It would probably have taken several more months (or longer) for me to gravitate to the series had it not been for an historical fiction author panel at the recent Random House Open House I attended.  Not only was it a treat to listen to Ms. MacNeal in conversation with authors Amy Bloom and Elizabeth Letts (and moderated by Reading with Robin's Robin Kall), I also came away with a copy of Mr. Churchill's Secretary in my gift bag.  While it might take a while to catch up (The Prisoner in the Castle, the eighth book in the series, was published this year), I anticipate it will be a wonderful reading journey.








This First Chapter ~ First Paragraph post was originally composed and/or compiled and published by Catherine for the blog, bookclublibrarian.com.  It cannot be republished without attribution. Sharing this original post on Twitter, Google+ and/or other blogs with appropriate recognition is appreciated.
 

Thursday, December 6, 2018

Friday Focus: The Friday 56 & Book Beginnings

16
It's Friday . . . time to share book excerpts with:
  • Book Beginnings on Fridays hosted by Rose City Reader, where bloggers share the first sentence or more of a current read, as well as initial thoughts about the sentence(s), impressions of the book, or anything else that the opening inspires.  
  • The Friday 56 hosted by Freda's Voice, where you grab a book and turn to page 56 (or 56% of an ebook), find one or more interesting sentences (no spoilers), and post them.
Today I'm featuring Ask Me No Questions by Shelley Noble, which I read for a recent blog tour.  The excerpts shared are from an eBook I received from the publisher in exchange for an honest review.


Ask Me No Questions (A Lady Dunbridge Mystery #1) 

Beginning:  England 1907
Lady Philomena Dunbridge's father slammed the newspaper on the tea table.  "This is an outrage."

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1

"Ay, Dios mio."

Philomena Amesbury, Lady Dunbridge, glanced at her lady's maid, who stood beside her, clutching the rail of the SS Oceanic, her eyes wide.

***************
56% of eBook:  The men's mouths fell open just like those mechanical banks that flipped pennies into a tank.
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My thoughts: The opening lines hint at the start of an adventure. And, indeed, Lady Philomena takes fate into her own hands by leaving the bleak prospects of widowhood behind in search of brighter prospects across the pond.  Eager to begin a new life chapter, she sets sail for America, where she reunites with Bev Reynolds, her former school friend and prominent member of New York's elite. But before Phil gets a formal introduction to New York Society, she is caught up in a murder investigation . . .

You can read my review of Ask Me No Questions, the first book in the Lady Dunbridge mystery series set in Gilded Age Manhattan, and enter a giveaway here.

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From Goodreads:  Murder and scandals abound in Noble's fresh look at the dazzling world of 1907 Manhattan, from the decadence of high society balls to the underbelly of Belmont horse racing, with an amateur sleuth as scandalous and sparkling as Old New York itself.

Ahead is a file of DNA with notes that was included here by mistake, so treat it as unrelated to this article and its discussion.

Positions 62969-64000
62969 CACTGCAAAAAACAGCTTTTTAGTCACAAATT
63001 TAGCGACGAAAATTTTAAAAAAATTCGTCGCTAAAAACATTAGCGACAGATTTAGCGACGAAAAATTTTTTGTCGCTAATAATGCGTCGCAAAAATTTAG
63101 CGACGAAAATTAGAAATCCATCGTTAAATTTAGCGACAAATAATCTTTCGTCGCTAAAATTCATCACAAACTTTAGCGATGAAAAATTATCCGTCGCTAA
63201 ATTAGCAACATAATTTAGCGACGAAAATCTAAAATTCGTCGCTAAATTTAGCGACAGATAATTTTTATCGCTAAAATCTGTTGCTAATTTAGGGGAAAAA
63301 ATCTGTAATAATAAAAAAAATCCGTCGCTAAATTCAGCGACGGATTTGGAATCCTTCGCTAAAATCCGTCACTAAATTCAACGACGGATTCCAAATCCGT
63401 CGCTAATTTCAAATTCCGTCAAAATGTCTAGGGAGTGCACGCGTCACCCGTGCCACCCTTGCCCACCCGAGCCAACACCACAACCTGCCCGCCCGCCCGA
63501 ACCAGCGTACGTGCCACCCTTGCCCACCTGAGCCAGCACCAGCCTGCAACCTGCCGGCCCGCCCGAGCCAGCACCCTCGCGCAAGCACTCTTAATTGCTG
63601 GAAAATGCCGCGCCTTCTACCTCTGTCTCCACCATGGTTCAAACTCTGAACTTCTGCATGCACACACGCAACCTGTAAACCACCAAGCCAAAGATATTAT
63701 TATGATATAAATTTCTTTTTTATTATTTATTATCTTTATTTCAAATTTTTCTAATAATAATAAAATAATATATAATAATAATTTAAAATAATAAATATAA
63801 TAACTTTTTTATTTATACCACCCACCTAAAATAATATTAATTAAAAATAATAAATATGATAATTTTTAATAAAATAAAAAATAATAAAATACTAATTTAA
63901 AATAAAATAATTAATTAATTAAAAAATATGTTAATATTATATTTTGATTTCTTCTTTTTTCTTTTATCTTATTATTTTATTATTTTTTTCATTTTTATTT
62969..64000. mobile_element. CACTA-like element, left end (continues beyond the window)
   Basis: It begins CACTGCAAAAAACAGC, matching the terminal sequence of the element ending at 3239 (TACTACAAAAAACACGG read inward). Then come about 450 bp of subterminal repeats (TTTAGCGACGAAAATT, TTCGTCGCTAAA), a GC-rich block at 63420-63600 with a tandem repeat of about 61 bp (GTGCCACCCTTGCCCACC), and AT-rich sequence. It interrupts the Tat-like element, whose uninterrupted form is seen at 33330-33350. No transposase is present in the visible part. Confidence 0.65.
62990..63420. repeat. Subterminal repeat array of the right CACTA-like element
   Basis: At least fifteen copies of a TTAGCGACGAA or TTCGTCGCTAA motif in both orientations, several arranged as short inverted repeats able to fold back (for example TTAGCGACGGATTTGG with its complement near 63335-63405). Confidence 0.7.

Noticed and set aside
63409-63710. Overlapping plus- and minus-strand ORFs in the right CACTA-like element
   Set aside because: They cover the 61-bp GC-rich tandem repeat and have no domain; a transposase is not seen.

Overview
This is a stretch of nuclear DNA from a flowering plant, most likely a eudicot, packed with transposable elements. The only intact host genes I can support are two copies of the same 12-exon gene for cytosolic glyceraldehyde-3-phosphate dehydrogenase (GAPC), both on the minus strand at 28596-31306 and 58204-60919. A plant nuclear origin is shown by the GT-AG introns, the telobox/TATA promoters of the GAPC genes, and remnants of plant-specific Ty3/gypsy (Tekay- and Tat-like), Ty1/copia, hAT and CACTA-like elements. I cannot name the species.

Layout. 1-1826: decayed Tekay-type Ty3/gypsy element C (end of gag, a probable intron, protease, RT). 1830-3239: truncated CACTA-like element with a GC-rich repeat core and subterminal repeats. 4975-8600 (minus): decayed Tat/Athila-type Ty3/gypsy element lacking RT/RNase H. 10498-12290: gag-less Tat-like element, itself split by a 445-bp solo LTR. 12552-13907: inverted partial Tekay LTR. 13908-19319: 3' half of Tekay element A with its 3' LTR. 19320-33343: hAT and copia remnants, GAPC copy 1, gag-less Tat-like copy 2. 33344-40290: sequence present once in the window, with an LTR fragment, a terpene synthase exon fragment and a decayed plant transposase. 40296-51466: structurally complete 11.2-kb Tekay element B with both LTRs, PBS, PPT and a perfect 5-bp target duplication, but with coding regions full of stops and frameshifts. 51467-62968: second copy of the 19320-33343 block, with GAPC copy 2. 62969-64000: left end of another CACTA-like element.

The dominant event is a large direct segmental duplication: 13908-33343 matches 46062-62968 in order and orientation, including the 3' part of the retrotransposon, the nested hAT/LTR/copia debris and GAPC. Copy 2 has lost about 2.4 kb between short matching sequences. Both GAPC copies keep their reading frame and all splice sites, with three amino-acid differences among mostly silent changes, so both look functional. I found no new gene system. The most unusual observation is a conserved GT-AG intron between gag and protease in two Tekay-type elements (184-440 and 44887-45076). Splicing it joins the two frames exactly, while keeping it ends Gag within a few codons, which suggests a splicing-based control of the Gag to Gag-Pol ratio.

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This Friday Focus: The Friday 56 & Book Beginnings post was originally composed and/or compiled and published by Catherine for the blog, bookclublibrarian.com.  It cannot be republished without attribution. Sharing this original post on Twitter, Google+ and/or other blogs with appropriate recognition is appreciated.

 

Wednesday, December 5, 2018

Great Escapes Blog Tour, Review, and Giveaway: Ask Me No Questions by Shelley Noble


Today I'm participating in the Ask Me No Questions Blog Tour.  In this post you will find book and author information along with my review.

About the book . . .

 Historical Cozy Mystery
New Series
Forge Books (October 16, 2018)
Hardcover: 352 pages
ISBN-10: 0765398710
ISBN-13: 978-0765398710
Digital ASIN: B078X2BSDR


Synopsis . . . From New York Times bestselling author Shelley Noble, Ask Me No Questions is the first in the Lady Dunbridge Mystery series featuring a widow turned sleuth in turn-of-the-twentieth century New York City.

A modern woman in 1907, Lady Dunbridge is not about to let a little thing like the death of her husband ruin her social life. She’s ready to take the dazzling world of Gilded Age Manhattan by storm.

From the decadence of high society balls to the underbelly of Belmont horse racing, romance, murder, and scandals abound. Someone simply must do something. And Lady Dunbridge is happy to oblige.


My review . . . Life has been very limited thus far for Lady Philomena (Phil) Dunbridge, whose parents married her off at age 17 to an older titled man of means. When her husband, the Earl, dies suddenly of a heart attack after years in an unfulfilling marriage, Phil's future seems bleak.  Her family expects her to either return home or live nearby with a chaperone.  Longing for independence and excitement, Phil is determined to leave England and begin her life anew.  She sets sail on the SS Oceanic for New York City, where she will reunite with Beverly Reynolds, a dear friend from her finishing school days in Paris.